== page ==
Excited and unarmed, the leaders and their companions gathered in a house made of wood and straw. When they saw a match, Ovanto gave the signal of agreement to his men, who captured them, tied them up and burned them alive.

Meanwhile, other Spaniards attacked the indigenous people outside. De las Casas says they cut the children’s legs as they ran. And while some Spaniards tried to save a child by mounting him on his horse, another would approach and “spear the child.”

For several months after the massacre, Niccolò de Ovanto led a bloody campaign of persecution against the indigenous people until they were virtually wiped out from the island, Samuel M. Wilson says in his book. Hispaniola: Caribbean Chiefdoms in the Age of Columbus (“La Hispaniola: The Kazicatos of the Caribbean in the Age of Columbus”, in free translation).

His bloody campaigns and series of epidemics reduced the population of La Hispaniola from an estimated 500,000 at the time of Columbus’ arrival to just 60,000 natives, according to data from the 1507 census. Handbook of Dominican History (“Handbook of Dominican History”, in free translation), historian Frank Moya Ponce.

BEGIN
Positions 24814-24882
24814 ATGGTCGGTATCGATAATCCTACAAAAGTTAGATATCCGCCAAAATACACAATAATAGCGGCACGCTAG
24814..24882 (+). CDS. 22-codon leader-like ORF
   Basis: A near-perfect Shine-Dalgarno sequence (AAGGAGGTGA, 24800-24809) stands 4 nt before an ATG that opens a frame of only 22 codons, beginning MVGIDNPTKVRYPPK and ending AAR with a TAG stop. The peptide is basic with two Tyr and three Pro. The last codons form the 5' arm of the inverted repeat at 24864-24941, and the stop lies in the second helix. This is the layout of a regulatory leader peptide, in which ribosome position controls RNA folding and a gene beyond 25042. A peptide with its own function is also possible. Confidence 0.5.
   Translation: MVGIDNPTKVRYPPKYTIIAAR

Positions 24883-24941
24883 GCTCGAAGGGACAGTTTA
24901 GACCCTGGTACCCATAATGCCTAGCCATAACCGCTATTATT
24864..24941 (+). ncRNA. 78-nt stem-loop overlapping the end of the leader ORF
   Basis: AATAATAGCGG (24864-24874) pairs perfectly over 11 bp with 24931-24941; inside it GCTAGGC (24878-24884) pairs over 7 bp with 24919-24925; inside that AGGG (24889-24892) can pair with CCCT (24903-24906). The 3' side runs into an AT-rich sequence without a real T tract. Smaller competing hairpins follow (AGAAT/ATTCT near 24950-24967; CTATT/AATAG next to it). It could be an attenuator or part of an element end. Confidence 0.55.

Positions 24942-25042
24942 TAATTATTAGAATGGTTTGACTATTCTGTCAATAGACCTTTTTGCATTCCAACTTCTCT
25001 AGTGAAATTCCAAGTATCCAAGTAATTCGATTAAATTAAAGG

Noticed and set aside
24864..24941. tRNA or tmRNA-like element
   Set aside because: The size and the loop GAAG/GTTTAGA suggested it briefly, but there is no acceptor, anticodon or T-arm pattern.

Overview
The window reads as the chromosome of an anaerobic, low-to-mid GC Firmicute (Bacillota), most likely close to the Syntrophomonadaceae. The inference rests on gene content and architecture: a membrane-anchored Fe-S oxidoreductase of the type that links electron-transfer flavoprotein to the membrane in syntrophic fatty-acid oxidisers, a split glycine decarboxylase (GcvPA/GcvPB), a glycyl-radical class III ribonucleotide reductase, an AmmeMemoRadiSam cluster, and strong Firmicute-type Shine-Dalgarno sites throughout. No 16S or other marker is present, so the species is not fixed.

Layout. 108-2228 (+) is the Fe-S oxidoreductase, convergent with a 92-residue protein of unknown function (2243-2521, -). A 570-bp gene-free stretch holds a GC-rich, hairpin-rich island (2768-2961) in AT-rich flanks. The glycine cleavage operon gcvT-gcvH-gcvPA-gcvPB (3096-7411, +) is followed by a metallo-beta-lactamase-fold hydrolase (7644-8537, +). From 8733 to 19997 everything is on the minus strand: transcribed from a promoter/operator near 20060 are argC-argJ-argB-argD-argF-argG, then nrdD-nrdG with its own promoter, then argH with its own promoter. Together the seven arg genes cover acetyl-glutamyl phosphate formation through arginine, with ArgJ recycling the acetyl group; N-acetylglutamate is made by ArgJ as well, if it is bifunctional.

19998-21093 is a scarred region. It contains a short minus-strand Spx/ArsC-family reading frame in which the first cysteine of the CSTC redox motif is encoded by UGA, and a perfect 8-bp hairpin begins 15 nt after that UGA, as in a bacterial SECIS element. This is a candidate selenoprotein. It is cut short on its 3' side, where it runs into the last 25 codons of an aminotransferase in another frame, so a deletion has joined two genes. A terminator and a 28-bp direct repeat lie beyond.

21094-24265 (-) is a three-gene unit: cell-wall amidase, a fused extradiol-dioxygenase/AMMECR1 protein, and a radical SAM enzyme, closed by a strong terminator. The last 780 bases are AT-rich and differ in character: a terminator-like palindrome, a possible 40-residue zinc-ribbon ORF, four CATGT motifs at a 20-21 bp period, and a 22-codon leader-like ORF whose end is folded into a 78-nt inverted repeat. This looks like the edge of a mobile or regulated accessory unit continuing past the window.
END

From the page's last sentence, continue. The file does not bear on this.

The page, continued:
Anacona and her daughter survived the attack, known in history as the Zaragua Massacre. The chief’s son-in-law, Cuaroguia or Enriqueillo, was also spared and would rebel against the Spanish 15 years later.

But Cacique’s luck was short-lived. She was captured, taken to Santo Domingo, and hanged for conspiracy.

According to the director of the Anakawona Museum, she was “a Tain queen who was greatly admired by the people. She did not lower her head until the last day and gave her life for them”.

Navarro describes her as “the ultimate leader not only of this island, but of the entire people.” [La Hispaniola]But also in Puerto Rico, Cuba and part of Jamaica”.

Her story is commemorated in songs such as “Anacona” by Puerto Rican singer Sio Feliciano and in poems bearing her name by Dominican poet Salomé Urena.